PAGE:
Each of us has our Christmas traditions, passed down through the generations, beginning with when and how we choose to decorate our homes and start singing carols, from making out Christmas cards, holiday baking, or an elf on a shelf. Traditions may change as we get older; with no little ones in the house we've let leaving cookies for Santa and carrots for the reindeer slide into sweet memory. We send fewer cards, and while we do decorate, we've cut back on that some too. With age comes practicality; what gets put up, must be taken down and put away till next year. Christmas comes alive for me with the tree. I don't want to think of a time when I won't have a tree covered with family memories. The generations of love glisten in the lights. When I was a child Santa Claus decorated our tree while we dreamed of Christmas morning. We woke to the magic of his visit and the majesty of the tree we'd last seen as green branches arrayed in all its Christmas finery. When I was old enough to help, my mother controlled the trimming of the tree with the authority of Santa over the elves. Each ornament had its place and tinsel had to be placed strategically, strand by strand, not tossed in clumps on the branches. Those were lessons I happily learned. When I left home to start my own family, the traditions continued. My parents scaled down their Christmas and came to our house instead. Their tree was small; I inherited their old ornaments, my favorites from childhood. I have them still, plus so many more collected over the years. When my girls were young, begging to decorate the tree with me, I watched them with eagle eyes the way my mother had done. Certain ornaments were off limits; I made sure they were in clear view but out of reach of curious fingers. They tease me now about the art of putting tinsel on the tree; it's a dying art for sure. It's harder to find each year, but my tree would feel naked without it. I spent yesterday decorating the tree; today my whole body aches, but I don't care. My life is hidden in its branches. Only one of the huge glass balls from Germany is left from the half dozen my mother put on our tree. I have four little cherubs, each holding a musical instrument, while standing on glitter covered bells, along with two small 3-dimensional ornaments with a mountain village inside. When I take them out now, I'm reminded of childhood Christmas and amazed that the huge yellow ball isn't nearly as big as I used to think it was. I pick up ornaments from our first years as man and wife; we didn't have much money, and some might be considered cheesy, but they are precious. Every time I take our the little paper maché angels in their red dresses, I remember when I bought them at A&S—so expensive at $2 a piece— and my sister telling me to keep the price a secret from John. I remember John and me at Rickel's—a store that no longer exists, buying a box of four glass teapots with delicately thin spouts, and how, many years later when John came home to find our tree had fallen over, was dismayed and then in awe that those teapots escaped damage; that one of them appeared as if it had been taken out of harm's way to avoid the carnage. There's the baby's first Christmas ornaments, one with a rocking horse and one with several of the toys my daughter received that year. Before I know it, I'm holding those wonderful, hand-made ornaments the girls made in school: the clothespin reindeer, the popsicle stick and construction paper chalkboards, along with the laminated photos, and popsicle sleds. Even as adults they've created special ornaments I treasure. There are the violins and the ballerinas reflecting their interests. There are ornaments from the vacations we took, including a giant Mickey Mouse with a Santa hat from our first visit to Disneyworld. As I hold each ornament, deciding where it needs to go, I relive those trips and am flooded with memories. Holding one of my childhood favorites, I am overwhelmed thinking it's older than I am. It's passed from generation to generation. I think if the Christmas tree could talk, what stories it could tell, what secrets it might share. Would it say, “Everyone knows the Santa eyeglasses with the little mice is your favorite. You loved it so much, you waited a year and then put it on layaway because you couldn't justify spending that much on an ornament when money was dear and Christmas is about the children”? Maybe so. The children are grown, but memory is forever. At least I hope so.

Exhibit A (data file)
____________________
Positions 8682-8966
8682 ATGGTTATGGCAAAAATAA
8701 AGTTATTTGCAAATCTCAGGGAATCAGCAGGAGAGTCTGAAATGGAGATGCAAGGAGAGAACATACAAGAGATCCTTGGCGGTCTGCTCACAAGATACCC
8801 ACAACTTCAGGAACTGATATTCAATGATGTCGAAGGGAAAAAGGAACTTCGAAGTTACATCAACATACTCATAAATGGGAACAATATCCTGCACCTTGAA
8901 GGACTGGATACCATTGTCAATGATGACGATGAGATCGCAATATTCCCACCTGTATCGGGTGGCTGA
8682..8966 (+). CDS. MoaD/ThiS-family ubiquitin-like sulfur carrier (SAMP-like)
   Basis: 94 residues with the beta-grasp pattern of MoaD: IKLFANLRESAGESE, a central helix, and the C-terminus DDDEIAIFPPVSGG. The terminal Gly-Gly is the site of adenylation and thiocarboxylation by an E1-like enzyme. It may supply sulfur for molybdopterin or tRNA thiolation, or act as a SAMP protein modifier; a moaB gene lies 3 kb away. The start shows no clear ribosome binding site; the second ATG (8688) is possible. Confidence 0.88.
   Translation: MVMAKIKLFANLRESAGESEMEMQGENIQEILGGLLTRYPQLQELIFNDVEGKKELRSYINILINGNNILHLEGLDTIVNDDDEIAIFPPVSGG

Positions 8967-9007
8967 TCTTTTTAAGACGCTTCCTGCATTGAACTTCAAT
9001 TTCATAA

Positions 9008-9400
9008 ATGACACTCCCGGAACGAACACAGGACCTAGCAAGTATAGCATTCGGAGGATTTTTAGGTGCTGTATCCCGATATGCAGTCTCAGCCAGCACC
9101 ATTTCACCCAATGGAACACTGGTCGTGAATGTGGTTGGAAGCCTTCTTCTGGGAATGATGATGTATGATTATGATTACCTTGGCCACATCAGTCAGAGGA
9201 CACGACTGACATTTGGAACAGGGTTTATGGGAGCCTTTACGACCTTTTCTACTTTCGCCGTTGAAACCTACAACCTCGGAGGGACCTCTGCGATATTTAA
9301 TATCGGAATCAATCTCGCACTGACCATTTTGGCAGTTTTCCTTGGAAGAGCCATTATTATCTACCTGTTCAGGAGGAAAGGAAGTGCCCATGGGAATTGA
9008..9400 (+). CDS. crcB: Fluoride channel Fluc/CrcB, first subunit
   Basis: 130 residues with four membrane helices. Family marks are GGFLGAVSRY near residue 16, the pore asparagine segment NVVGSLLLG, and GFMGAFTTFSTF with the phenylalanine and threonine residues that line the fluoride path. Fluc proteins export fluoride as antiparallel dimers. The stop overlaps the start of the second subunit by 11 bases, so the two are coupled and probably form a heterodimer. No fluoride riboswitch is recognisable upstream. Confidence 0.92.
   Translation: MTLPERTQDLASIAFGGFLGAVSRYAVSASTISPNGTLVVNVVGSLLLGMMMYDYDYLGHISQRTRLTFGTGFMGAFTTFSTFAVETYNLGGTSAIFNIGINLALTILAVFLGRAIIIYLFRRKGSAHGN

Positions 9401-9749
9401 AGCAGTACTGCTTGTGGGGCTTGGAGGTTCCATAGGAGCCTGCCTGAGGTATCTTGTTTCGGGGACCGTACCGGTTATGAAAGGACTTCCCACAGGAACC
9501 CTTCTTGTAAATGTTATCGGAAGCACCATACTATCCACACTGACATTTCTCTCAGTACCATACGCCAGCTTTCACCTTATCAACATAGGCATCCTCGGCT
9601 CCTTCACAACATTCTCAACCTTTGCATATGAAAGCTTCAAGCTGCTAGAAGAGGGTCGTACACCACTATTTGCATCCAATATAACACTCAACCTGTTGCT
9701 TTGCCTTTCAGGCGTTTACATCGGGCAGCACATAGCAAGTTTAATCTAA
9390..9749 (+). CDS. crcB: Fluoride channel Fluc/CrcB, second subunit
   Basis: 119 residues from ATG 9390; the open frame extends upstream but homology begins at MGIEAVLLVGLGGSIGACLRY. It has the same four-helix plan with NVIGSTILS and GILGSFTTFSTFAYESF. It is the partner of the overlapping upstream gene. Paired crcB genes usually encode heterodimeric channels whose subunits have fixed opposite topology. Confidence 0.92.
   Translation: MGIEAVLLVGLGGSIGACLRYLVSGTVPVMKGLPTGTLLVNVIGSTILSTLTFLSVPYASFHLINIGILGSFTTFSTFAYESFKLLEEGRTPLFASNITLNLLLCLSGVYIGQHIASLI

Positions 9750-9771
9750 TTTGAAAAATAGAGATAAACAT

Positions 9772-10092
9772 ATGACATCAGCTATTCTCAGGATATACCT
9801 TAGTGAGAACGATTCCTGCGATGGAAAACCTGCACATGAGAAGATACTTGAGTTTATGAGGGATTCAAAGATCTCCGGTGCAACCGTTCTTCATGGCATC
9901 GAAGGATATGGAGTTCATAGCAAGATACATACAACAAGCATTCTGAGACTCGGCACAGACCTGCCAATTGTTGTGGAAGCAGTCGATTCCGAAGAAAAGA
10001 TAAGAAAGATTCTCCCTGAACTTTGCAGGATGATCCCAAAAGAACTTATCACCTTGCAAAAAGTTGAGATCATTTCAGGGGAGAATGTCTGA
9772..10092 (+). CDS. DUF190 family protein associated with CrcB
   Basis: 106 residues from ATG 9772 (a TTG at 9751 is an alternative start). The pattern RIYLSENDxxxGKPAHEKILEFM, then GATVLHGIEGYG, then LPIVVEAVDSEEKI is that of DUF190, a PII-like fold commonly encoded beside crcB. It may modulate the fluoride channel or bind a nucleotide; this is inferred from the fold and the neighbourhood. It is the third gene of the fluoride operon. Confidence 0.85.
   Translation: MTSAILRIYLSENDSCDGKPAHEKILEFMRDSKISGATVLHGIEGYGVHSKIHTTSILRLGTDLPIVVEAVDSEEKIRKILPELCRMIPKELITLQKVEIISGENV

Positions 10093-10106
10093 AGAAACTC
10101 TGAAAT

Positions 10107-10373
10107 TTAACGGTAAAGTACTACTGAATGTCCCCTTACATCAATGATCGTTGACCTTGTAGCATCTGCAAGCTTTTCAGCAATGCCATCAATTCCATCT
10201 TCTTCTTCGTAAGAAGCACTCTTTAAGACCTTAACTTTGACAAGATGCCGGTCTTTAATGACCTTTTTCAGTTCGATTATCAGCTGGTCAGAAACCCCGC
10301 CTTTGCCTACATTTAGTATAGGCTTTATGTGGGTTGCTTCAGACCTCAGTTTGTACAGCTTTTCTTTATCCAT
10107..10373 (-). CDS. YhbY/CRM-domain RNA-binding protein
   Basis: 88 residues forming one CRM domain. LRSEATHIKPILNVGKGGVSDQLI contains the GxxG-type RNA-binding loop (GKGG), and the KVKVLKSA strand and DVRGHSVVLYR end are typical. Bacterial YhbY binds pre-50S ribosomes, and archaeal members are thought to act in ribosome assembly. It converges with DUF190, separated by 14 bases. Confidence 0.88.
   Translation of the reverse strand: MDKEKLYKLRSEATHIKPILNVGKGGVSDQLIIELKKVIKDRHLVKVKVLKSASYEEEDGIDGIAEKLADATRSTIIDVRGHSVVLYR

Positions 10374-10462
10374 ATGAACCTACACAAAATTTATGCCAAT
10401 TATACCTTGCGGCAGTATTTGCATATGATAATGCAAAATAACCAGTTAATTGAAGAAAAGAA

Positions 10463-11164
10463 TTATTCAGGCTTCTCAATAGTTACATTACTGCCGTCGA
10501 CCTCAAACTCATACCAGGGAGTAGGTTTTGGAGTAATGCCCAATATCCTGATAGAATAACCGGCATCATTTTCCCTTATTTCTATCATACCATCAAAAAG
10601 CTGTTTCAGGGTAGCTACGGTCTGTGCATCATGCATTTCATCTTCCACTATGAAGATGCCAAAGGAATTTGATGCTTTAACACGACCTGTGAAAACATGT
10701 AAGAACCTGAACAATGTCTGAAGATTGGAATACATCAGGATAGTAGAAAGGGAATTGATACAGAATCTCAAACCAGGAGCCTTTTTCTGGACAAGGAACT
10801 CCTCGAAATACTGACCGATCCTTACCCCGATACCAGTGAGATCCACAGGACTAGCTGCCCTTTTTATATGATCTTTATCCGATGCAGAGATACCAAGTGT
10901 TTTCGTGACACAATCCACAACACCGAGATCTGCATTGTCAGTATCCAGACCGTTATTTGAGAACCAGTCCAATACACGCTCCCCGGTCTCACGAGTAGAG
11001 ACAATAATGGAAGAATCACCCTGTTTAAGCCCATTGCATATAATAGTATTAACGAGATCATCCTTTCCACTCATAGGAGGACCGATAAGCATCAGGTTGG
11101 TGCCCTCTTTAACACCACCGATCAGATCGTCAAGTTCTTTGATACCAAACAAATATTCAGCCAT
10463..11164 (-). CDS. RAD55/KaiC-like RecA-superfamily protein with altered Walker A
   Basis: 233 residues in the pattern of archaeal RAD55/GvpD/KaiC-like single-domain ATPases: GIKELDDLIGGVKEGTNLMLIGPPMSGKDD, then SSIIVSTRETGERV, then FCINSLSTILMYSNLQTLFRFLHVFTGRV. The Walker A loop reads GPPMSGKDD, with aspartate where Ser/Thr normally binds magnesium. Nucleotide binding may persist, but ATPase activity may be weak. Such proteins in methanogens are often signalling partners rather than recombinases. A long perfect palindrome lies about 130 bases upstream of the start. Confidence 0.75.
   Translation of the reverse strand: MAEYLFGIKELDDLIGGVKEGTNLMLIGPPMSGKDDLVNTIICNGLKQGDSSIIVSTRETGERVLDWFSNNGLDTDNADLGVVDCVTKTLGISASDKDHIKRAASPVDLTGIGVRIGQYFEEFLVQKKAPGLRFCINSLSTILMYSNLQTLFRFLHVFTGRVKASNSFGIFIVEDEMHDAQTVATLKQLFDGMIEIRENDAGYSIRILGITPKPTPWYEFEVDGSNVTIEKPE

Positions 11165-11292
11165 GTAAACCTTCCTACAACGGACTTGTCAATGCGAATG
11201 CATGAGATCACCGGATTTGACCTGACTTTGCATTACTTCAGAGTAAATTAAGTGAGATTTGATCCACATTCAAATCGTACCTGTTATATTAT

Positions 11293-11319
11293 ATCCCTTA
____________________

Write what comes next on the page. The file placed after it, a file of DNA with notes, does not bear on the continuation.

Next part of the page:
~Elise Skidmore ©2022